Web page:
Education, Latest News

Keeping an even keel: Mon Schools working to maintain in the pandemic

There was the little girl who broke into tears at school one day.

She was convinced her grandmother, who was coughing and sniffling with a (medically diagnosed) cold was going to die of COVID, even though the matriarch had earlier tested negative for the contagion.

And the little boy on another morning who worked himself into a quiet frenzy – over a chair.

He and a handful of his classmates were tagged for a read-aloud exercise in front of the room, and chairs had been set up for the occasion.

Which was fine. Except that it wasn’t.

He was worried the seat designated for him wasn’t “sanitized enough.” With a mix of fear and anger, he refused to join the group, earning a slight reprimand in response.

So goes the pandemic life and times of Monongalia County’s school district these days, Michael Ryan told members of Mon’s Board of Education Tuesday night.

Ryan, who was West Virginia’s School Counselor of the Year for 2018, is now an administrator in the district’s central office.

He also chairs the district’s department of Diversity, Equity and Inclusion, which focuses on the emotional health and well-being of Mon’s public school students.

With the pandemic 18 months in, students, he said, are being generally adaptable and resilient about their collective circumstances.

So are teachers and other employees, the diversity chair said.

Still, though, there are the emotional hiccups such as the above, Ryan reported to the BOE.

He and a group of his colleagues came to the meeting to talk those new emotional facets of pandemic and how to respond to situations such as the above.

In the case of the fretful little boy, his chair could have simply been swabbed with a disinfecting wipe (standard-issue in all Mon classrooms now) to help quell his anxiety, the group said.

There are the results of a recent survey sent to students and teachers on overall health and well-being, which Ryan and board members said is especially telling as to how teachers have been holding up, also.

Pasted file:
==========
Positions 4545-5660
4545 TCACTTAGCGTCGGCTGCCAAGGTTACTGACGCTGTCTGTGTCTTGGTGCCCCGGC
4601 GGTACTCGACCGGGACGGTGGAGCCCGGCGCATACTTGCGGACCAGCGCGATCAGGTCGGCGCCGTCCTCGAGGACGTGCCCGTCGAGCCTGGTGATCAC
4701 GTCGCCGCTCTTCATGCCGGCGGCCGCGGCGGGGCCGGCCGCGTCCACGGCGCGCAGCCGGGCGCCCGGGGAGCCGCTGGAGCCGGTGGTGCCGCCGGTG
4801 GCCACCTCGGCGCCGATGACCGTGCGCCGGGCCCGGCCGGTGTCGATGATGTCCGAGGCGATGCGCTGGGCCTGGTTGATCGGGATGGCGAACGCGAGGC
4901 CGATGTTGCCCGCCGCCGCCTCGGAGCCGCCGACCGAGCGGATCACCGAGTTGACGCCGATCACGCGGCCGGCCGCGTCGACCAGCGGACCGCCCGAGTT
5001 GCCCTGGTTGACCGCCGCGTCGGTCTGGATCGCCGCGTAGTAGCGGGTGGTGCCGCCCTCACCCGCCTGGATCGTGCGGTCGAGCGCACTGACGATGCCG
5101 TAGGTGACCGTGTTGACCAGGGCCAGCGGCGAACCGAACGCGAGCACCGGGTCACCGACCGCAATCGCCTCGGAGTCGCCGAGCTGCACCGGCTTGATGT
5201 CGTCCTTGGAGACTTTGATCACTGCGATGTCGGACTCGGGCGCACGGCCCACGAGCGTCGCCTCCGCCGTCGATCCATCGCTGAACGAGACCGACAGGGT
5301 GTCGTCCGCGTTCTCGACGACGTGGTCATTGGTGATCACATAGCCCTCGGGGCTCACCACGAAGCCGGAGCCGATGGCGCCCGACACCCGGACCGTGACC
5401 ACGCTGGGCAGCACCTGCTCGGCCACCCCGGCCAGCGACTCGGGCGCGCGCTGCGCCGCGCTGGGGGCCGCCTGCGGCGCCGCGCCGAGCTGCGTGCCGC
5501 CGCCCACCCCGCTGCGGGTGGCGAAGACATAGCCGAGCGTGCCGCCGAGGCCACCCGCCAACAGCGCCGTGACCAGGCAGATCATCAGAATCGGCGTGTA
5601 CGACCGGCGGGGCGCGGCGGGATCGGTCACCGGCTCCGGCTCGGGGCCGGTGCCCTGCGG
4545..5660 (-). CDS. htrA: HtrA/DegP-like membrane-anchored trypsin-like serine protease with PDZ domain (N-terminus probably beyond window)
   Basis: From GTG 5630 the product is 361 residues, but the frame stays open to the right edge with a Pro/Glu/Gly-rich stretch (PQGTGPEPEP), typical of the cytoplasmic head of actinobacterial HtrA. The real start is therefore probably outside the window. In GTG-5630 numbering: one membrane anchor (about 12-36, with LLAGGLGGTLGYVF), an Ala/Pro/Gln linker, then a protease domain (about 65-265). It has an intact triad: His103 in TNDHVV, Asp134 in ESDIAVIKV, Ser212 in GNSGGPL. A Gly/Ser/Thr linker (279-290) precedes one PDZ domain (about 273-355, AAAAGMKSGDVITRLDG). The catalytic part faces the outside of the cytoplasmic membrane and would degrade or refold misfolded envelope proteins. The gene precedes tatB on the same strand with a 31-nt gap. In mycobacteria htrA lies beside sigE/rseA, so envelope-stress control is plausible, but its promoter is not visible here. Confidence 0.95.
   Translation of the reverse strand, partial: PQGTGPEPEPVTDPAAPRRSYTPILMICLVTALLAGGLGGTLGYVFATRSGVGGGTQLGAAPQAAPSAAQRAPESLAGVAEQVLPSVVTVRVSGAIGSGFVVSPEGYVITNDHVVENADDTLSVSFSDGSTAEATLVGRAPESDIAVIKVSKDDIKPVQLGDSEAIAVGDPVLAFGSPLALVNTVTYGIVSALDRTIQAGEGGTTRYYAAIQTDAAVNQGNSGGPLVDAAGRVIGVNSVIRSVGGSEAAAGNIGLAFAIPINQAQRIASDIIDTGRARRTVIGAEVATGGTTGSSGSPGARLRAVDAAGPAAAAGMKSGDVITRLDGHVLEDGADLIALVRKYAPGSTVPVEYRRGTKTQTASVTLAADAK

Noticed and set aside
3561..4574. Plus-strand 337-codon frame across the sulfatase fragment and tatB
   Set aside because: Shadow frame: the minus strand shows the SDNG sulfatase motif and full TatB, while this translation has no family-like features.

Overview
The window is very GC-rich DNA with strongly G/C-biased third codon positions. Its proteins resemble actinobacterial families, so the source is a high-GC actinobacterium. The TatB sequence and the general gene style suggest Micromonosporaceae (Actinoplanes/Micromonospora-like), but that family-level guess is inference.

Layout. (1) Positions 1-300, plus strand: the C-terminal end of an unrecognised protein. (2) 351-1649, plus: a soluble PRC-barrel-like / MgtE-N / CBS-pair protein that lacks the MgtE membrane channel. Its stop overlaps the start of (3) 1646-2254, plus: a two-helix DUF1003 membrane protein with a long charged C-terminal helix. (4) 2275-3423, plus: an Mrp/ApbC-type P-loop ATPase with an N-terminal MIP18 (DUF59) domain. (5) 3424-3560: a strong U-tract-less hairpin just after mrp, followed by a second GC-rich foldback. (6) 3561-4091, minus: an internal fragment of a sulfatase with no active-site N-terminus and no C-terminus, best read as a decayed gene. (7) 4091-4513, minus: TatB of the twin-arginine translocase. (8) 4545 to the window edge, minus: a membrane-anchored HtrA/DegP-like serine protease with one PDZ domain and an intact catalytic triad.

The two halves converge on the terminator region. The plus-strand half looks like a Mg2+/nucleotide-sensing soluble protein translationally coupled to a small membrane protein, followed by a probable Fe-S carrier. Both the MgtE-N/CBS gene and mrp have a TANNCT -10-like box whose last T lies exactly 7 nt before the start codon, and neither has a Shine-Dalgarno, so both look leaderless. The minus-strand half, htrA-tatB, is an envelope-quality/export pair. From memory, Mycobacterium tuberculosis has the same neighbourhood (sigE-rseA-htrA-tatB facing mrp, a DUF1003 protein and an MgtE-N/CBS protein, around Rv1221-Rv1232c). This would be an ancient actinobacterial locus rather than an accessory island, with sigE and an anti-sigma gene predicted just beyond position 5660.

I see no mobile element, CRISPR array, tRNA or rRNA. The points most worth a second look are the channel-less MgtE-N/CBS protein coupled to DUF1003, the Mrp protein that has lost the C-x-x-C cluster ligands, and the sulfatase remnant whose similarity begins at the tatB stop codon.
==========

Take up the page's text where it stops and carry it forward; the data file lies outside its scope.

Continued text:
Like the little girl and her grandmother and the little boy and his chair, there are occasional fissures brought by the circumstances by the global rise of COVID.

For example, Ryan said, 82.5% of Mon’s teachers who responded said they were still “engaged” by their jobs.

Nearly 60%, though, also said they “felt overwhelmed” by their contagion-shaped environment, be it teaching from home during the shutdown or now – when an elementary student might worry, believe it or not, about a classroom seat not being clean enough to use.

Ryan is still sorting through the numbers. The above one, though, is what board member Ron Lytle was thinking about Tuesday.

“Do they have enough time to do their work?” he asked.

Deputy Superintendent Donna Talerico said the district asks that same question daily while also acknowledging the new COVID-realities of it all, particularly in all matters emotional.  

“We’ve become way more than the typical standard of what a teacher ‘is,’ said the veteran educator, who was an elementary teacher and principal before joining the central office.

Mainly through dollars generated by the excess levy for education, Mon’s school district is also able to fund 11 school psychologists, 19 nurses, 36 counselors and 10 outreach facilitators, which is the district’s equivalent of a social worker, Ryan and his group said.